She later surgically implants tiny magnetized “tags” in each lobster that can be recognized by a specialized metal detector if she captures the same lobster at a later date. She has tagged more than 15,000 lobsters ov’x the years.
For now the lobster population appears strong in the Gulf of Maine, North America’s lobster breadbasket. The lobster abundance has gone up at 22 of Cowan’s 25 survey sites in recent years.
Those findings are important in a region where lobster contributes to the livelihoods of thousands of people and feeds summer tourists. In Maine, the 2005 lobster catch was more than 67 million pounds valued at $311 million.
But Cowan is concerned about global warming, which she thinks contributed to the lobster falloff in southern New England in the late 1990s. (Other theories list contributing factors that include overfishing, disease, pollutants and predators.)
If the ocean continues to warm up, Cowan thinks it could affect the lobster ecosystem as a whole – lobsters will move east and north in search of colder waters, grow faster and reproduce at a younger age. That, she says, could spell trouble.
“I think global warming is real and I think it’s had a detrimental effect on lobsters south of Cape Cod,” she said. “And it could do the same in Maine.”
Lobstermen put a lot of stock into what Cowan has to say, said Bob Waddle, a former fisherman who owns Quahog Lobster Co. in Harpswell.
They know of her dedication and value her data, which can be used to predict future catches.
“They call her Dr. Lobster,” Waddle said.
In fact, Cowan holds a doctorate in marine biology from Boston University. Some call her the Jane Goodall of lobsters, comparing her work to Goodall’s decades of work with chimpanzees.
Cowan’s known since the ninth grade that she wanted to study lobsters. She wears clothes with lobsters on them, and a silver lobster dangles from a chain around her neck. Her vanity license plate reads “Lobbie.” She lives alone on an island with her dog, Bear, and hauls research lobster traps from a canoe.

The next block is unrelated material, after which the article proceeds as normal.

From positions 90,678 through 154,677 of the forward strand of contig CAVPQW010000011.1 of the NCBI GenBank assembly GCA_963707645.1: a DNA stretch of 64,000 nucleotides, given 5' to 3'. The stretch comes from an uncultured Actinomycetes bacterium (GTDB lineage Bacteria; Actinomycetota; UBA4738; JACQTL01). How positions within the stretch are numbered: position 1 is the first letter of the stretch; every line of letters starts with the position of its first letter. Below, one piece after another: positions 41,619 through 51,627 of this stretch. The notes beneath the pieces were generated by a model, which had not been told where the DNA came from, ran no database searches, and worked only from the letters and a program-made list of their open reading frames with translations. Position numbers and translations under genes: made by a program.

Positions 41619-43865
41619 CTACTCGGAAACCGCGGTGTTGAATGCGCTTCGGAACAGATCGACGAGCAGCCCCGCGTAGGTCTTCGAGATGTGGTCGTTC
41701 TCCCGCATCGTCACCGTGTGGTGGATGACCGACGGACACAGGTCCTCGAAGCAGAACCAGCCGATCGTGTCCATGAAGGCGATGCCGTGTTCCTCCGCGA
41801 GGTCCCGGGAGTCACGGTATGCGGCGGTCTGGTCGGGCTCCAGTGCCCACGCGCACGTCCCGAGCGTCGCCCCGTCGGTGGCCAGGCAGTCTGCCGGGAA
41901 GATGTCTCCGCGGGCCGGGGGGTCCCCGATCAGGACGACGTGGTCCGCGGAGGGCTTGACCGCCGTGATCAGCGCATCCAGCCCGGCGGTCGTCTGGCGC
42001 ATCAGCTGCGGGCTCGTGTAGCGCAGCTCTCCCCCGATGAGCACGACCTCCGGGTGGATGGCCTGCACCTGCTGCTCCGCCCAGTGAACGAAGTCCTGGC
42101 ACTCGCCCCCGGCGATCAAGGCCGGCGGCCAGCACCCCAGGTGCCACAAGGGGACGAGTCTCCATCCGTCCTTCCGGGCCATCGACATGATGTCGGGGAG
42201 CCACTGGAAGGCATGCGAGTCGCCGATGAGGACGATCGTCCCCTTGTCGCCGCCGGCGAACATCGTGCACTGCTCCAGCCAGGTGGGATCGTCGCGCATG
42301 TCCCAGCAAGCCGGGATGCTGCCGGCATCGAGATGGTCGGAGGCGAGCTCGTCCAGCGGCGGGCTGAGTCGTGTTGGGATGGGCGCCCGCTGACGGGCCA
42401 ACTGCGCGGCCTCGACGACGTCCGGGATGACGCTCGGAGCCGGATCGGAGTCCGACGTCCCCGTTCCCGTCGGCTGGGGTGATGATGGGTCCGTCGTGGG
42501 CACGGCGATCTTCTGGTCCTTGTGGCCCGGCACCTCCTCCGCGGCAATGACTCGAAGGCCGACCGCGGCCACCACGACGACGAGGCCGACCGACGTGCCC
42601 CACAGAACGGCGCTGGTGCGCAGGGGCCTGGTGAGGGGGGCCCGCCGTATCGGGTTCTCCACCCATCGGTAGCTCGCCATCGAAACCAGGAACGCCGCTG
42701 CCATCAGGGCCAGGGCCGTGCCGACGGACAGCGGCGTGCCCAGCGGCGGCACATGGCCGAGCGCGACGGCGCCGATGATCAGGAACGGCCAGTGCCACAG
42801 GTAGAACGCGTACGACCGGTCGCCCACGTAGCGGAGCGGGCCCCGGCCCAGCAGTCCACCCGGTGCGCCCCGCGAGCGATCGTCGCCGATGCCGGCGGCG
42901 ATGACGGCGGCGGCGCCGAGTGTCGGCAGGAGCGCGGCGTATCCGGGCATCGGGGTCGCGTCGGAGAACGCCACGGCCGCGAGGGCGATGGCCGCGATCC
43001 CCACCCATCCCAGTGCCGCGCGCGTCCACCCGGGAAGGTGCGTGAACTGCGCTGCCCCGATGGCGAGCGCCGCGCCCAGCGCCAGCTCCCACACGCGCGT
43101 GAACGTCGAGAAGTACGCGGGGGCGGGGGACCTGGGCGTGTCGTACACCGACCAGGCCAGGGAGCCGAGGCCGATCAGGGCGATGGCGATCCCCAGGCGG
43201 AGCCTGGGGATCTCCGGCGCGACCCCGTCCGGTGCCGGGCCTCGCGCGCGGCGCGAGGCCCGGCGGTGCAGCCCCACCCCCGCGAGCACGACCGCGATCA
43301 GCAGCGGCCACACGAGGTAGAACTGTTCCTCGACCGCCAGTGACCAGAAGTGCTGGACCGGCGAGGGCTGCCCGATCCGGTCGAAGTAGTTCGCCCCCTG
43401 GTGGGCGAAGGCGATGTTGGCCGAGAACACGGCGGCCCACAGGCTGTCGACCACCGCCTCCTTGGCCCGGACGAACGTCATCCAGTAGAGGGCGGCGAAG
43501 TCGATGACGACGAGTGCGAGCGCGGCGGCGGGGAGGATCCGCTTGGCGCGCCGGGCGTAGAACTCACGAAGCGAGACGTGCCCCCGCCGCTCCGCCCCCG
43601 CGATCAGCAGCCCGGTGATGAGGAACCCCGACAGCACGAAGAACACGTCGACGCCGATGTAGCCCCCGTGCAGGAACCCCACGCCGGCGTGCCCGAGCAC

Get her talking about lobsters and she’ll tell you about coming across blue, yellow and bright orange varieties or how she once found eight juveniles under a single rock. She says half of all lobsters in the wild are “left-clawed” and half are “right-clawed,” and that the biggest lobster on record is 45 pounds – which would be taller than she is if stood on end.
But even with all that, she is more impressed with how little is known about them.
“We are so ignorant about lobsters,” she says. “That’s what amazes me, is how much is not known.”
Even after 15 years of looking under rocks, Cowan’s passion and curiosity still burn bright.
That enthusiasm can be contagious, says state Rep. Leila Percy, who is co-chair of the Legislature’s Marine Resources Committee. Cowan regularly speaks to the committee and brings live lobsters to the State House to give lawmakers a better understanding of the animals.
“When a lot of scientists talk, it’s like Greek,” said Percy, D-Phippsburg. “Diane’s gift is that she can help the average citizen understand how important it is to take care of the lobster stock.”
On the Net:
The Lobster Conservancy: www.lobsters.org